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This Creepy Ostrich-Like Robot Could Be the Future of Deliveries

Feb 13, 2017 01:50 PM EST
Ostrich
.New bi-pedal robot that looks like the legs of an ostrich could soon be the face of package delivery,
(Photo : Cameron Spencer/Getty Images)

Agility Robotics, a spin-off business firm of Oregon State University's College of Engineering, has announced the development of a bi-pedal robot that could soon be used to make door-to-door deliveries cheaper and more efficient.

According to IEEE Spectrum, the new robot is the product of extensive theoretical research. Unlike previous robots developed at OSU, the bi-pedal robot doesn't have motors that work against each other. Developers from Agility Robotics also added steering, feet and a sealed system, making the robot able to keep working outdoors even in the rain and snow.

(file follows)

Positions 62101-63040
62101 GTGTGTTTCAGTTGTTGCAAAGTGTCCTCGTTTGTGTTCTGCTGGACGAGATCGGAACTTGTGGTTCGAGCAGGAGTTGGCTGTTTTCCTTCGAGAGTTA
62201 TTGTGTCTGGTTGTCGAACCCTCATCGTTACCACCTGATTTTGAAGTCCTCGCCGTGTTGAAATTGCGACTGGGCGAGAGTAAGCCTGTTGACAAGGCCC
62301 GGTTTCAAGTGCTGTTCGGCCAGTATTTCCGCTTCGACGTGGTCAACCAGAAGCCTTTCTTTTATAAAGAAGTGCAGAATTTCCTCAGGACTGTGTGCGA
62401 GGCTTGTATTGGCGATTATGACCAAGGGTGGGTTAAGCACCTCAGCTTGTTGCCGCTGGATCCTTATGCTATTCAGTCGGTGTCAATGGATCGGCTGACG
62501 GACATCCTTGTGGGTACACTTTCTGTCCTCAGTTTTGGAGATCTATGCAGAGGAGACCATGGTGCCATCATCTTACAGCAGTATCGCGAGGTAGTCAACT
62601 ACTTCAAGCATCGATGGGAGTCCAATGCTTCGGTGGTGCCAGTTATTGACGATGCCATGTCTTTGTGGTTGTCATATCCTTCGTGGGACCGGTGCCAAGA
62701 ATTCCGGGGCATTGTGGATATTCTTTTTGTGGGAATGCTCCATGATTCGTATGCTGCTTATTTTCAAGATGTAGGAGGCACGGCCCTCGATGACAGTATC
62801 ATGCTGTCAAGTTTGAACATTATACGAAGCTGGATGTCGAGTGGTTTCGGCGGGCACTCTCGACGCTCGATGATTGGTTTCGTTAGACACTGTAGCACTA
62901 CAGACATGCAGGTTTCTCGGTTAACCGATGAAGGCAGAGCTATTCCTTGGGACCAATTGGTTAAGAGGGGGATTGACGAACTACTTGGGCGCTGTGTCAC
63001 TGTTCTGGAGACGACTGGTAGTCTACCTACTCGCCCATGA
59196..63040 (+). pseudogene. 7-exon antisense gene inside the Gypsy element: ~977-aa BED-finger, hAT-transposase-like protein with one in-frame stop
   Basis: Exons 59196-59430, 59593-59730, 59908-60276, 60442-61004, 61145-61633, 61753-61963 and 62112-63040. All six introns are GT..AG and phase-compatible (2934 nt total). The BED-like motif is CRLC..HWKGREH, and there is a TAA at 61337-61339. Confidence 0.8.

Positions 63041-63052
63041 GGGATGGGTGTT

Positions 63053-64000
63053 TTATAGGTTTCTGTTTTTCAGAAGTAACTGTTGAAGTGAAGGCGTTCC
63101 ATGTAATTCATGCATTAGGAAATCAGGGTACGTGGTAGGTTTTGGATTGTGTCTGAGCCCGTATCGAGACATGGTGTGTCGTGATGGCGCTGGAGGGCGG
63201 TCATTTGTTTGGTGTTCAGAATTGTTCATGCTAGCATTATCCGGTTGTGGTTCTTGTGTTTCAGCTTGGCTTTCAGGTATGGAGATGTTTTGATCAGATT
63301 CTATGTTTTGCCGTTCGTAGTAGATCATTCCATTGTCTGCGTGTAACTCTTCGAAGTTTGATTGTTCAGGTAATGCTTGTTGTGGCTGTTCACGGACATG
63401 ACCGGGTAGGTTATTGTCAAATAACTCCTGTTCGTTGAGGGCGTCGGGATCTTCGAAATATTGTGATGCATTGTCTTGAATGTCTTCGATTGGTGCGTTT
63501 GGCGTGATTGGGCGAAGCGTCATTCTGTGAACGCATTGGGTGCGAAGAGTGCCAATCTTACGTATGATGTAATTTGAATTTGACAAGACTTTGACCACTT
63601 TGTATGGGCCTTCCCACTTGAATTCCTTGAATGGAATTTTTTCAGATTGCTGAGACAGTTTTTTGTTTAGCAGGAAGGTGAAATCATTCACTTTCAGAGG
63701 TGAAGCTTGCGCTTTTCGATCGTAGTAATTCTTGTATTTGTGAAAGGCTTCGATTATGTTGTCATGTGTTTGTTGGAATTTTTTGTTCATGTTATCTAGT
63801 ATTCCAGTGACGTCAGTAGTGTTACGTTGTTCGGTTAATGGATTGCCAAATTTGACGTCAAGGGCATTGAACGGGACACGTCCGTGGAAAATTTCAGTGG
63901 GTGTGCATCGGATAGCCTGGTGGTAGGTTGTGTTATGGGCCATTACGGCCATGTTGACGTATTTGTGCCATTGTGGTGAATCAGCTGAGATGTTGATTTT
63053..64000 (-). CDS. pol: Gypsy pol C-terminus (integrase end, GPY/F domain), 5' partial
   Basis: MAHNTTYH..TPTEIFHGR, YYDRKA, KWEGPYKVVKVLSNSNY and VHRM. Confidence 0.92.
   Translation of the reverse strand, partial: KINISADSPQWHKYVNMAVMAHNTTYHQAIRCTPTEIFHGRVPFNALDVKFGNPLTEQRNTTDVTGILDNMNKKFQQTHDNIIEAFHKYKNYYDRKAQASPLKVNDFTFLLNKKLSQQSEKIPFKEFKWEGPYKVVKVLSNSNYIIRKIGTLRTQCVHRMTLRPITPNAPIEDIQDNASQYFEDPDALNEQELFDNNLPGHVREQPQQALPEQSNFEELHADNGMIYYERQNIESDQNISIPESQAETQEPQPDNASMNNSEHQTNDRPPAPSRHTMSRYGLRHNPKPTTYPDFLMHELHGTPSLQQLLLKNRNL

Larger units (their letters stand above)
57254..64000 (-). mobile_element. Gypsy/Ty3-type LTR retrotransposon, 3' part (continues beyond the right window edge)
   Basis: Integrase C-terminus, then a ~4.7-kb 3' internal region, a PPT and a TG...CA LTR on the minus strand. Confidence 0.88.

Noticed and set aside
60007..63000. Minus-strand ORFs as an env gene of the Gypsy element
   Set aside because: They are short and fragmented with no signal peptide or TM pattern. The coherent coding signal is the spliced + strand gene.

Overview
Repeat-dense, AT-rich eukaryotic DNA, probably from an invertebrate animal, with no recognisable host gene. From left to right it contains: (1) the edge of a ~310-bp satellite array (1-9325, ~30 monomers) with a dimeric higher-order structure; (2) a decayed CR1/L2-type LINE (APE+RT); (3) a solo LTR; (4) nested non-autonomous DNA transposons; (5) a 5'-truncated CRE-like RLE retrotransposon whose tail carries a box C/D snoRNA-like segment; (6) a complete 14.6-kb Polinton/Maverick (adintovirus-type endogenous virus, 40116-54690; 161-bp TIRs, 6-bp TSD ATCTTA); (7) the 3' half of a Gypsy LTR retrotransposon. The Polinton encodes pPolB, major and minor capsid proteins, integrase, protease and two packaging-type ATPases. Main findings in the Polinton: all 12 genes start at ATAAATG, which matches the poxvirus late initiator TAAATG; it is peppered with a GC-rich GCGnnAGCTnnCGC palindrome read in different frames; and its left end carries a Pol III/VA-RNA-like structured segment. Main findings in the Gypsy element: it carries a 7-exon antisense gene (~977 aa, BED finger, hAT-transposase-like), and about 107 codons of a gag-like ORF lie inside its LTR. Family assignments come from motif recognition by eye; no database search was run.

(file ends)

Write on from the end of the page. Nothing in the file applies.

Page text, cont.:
Dubbed as Cassie, the new robot's mobility was designed primarily to help package delivery. Despite looking a lot like the legs of an ostrich, Cassie's developers noted that it is not part of their plan to duplicate the appearance of any animal. The final appearance of Cassie was due to the leg configuration that was created by mathematical frameworks, which gave the robot its ability to be agile, efficient and robust in movement. With its hip joint with three degrees of freedom and flexible ankle joints, Cassie can stand, squat and balance on its own.

"Quite simply, robots with legs can go a lot of places that wheels cannot," explained Jonathan Hurst, chief technology officer at Agility Robotics and associate professor of robotics at OSU's College of Engineering, in a press release. He added that the invention of Cassie could make deliveries easier and faster as it will be availbe 24/7 throughout the year. 

Aside from making deliveries cheaper and hassle-free, Cassie can also be used in military and search and rescue operations. The team behind Cassie is planning to add arms and advanced sensor system to the robot to make it more autonomous.

Cassie was build and developed using the 16-month, one-million grant from the Advanced Research Projects Agency of the U.S. Department of Defense.

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